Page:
Monday, June 4, 2012

Calvinist or Not - Could You Possibly Be Wrong?

Over the last five days since SBC Today released “A Statement of the Traditional Southern Baptist Understanding of God’s Plan of Salvation”, I believe we have witnessed a watershed moment in Southern Baptist Life.  As soon as I saw Tom Ascol’s attempt at a pre-emptive framing of the statement, I knew this was going to be big.  From the literally thousands of responses, it is obvious we have a big divide not just in how we view soteriology within the SBC, but also how we view those who don’t share our soteriology.  The reactions and counter-reactions have been swift, strong, and often vitriolic.  Sarcasm, straw-men and contempt have been the currency of the realm in much of this discussion.  I’ve been trying like everyone else to understand why.

On one blog written by David Miller at SBC Voices, he asked the question:  What do “Traditionalists” (as they have started calling themselves) want from Calvinists?  While I am not ready to call myself a “Traditionalist”, I am close enough that I felt I could answer that question.  I stated in a comment:

This is easy for me. After 20+ years of searching, studying, seriously considering, teaching and interacting directly with many, many people on this topic, I’d only like to see one thing. I’d like to see the general, normal response of Calvinists to the “Traditionalist” view (or anything less than 5 points) to be: “I still believe the stronger case is made for Calvinism, but I see how you can be consistent and Biblical and view it that way. Maybe you’re correct.” That’s all I want. 
If that became the standard response, any issues I have are solved. If that can’t be said, then it’s hard to cooperate.
I didn't give a lot of explanation as I thought the comment spoke for itself.  I've thought about it some more as I've seen the explosion of opinion and controversy on this.  I can genuinely reverse the statement above for my position - I really don't think Calvinism is the strongest Biblical view of soteriology, but I can see how Calvinists get there.  I don't agree, but I see they are working to be Biblical.  I think they miss the whole of Scripture, but I hear them.  I leave room to be wrong myself, but I don't see changing my views.  

Can my Calvinist brethren say the same?  Can you say that you see how I can be Biblical and not accept your view of soteriology?  Can you admit you may be biased and may be seeing things incorrectly?  I think if everyone could show some humility in their positions and a little respect for others, we might be able to get past some of the rancor.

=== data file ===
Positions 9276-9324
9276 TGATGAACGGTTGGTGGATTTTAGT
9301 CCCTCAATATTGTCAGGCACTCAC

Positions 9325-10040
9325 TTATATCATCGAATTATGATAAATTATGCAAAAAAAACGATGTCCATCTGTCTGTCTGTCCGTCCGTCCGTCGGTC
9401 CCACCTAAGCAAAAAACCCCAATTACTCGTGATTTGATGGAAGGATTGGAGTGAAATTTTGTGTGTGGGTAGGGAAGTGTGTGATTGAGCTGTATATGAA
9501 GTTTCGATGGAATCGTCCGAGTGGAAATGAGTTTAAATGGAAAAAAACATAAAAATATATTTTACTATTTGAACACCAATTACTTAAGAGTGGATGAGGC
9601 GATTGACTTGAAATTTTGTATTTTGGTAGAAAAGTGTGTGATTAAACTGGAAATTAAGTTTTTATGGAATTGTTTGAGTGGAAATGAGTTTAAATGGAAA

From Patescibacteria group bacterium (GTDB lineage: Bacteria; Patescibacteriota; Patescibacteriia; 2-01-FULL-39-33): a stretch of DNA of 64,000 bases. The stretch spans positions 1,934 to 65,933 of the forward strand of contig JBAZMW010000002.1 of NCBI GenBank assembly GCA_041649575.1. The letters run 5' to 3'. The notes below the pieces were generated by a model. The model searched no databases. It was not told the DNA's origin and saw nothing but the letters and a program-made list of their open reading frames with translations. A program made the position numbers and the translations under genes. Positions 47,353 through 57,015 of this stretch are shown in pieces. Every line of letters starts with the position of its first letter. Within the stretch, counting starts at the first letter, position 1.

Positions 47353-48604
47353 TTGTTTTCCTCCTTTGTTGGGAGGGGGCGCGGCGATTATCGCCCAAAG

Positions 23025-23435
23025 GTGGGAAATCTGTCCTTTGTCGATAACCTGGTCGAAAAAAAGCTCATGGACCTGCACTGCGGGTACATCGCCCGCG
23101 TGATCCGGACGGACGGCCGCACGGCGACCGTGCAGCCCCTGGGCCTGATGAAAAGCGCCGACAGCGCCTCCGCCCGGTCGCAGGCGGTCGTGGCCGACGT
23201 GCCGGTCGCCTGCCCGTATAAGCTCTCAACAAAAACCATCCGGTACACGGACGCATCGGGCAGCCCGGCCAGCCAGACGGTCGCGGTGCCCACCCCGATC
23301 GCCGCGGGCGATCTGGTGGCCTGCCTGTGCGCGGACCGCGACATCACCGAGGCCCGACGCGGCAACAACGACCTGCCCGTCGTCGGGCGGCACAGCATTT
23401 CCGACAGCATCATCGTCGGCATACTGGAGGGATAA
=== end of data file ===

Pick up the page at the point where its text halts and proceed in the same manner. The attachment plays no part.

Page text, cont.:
Is it possible?  I don't know.  My fear after reading all these posts is that many on both sides don't even think it possible they could be wrong.  The truth is, Calvinism and "Traditionalism" are significantly different in their views of the ultimate purposes of God.  Calvinism sees every action, predestined as they are, designed in purpose to bring glory to God through his Sovereignty.  "Traditionalism" sees God's sovereign purpose as bringing human beings freely into relationship with Him.  I know, I know -- you can poke at these generalizations in a thousand different ways and show me how wrong I am, but stay with me on the point I'm trying to make:  this much difference in our views of ultimate purpose makes it difficult to admit the possibility that the other side could be right.

I call this statement a watershed moment because for the first time in my lifetime, I'm witnessing the non-Calvinist side show a significant level of organization.  I'll admit, there's a part of me that understands why.  The Calvinist side has been organized and methodically working to change minds for some time.  They've made enough progress that that the non-Calvinist side has taken notice.  In many ways, this is quite a victory for Calvinists.  In many other ways, it has led to a potential loss for us all.  I believe the organization and forming of tribes is just beginning.  This much effort snowballing this quickly into a new movement does not bode well for cooperation.

If we don't all put down our sabers soon, a battle may be inevitable.  If cooler heads don't prevail, we've got the late '80's on our hands all over again.  So Calvinist brothers, can you say it?  Can you even fathom that others could be right?  Same for you "Traditionalists" - is it possible God's sovereignty works in ways that your view of freedom can't conceive?  Better yet, can we all admit that we're probably all wrong about God's workings?    Can you or I take the high road when the other "side" takes what we think are cheap shots?  Can we follow Christ's teachings and forgive?  Can we show some humility, or should we just go our separate ways now?

If you really can't admit that the other side has a Biblically defensible and consistent view, I fear we're in big trouble.  That much dogmatism in this much Biblical ambiguity is just not warranted.

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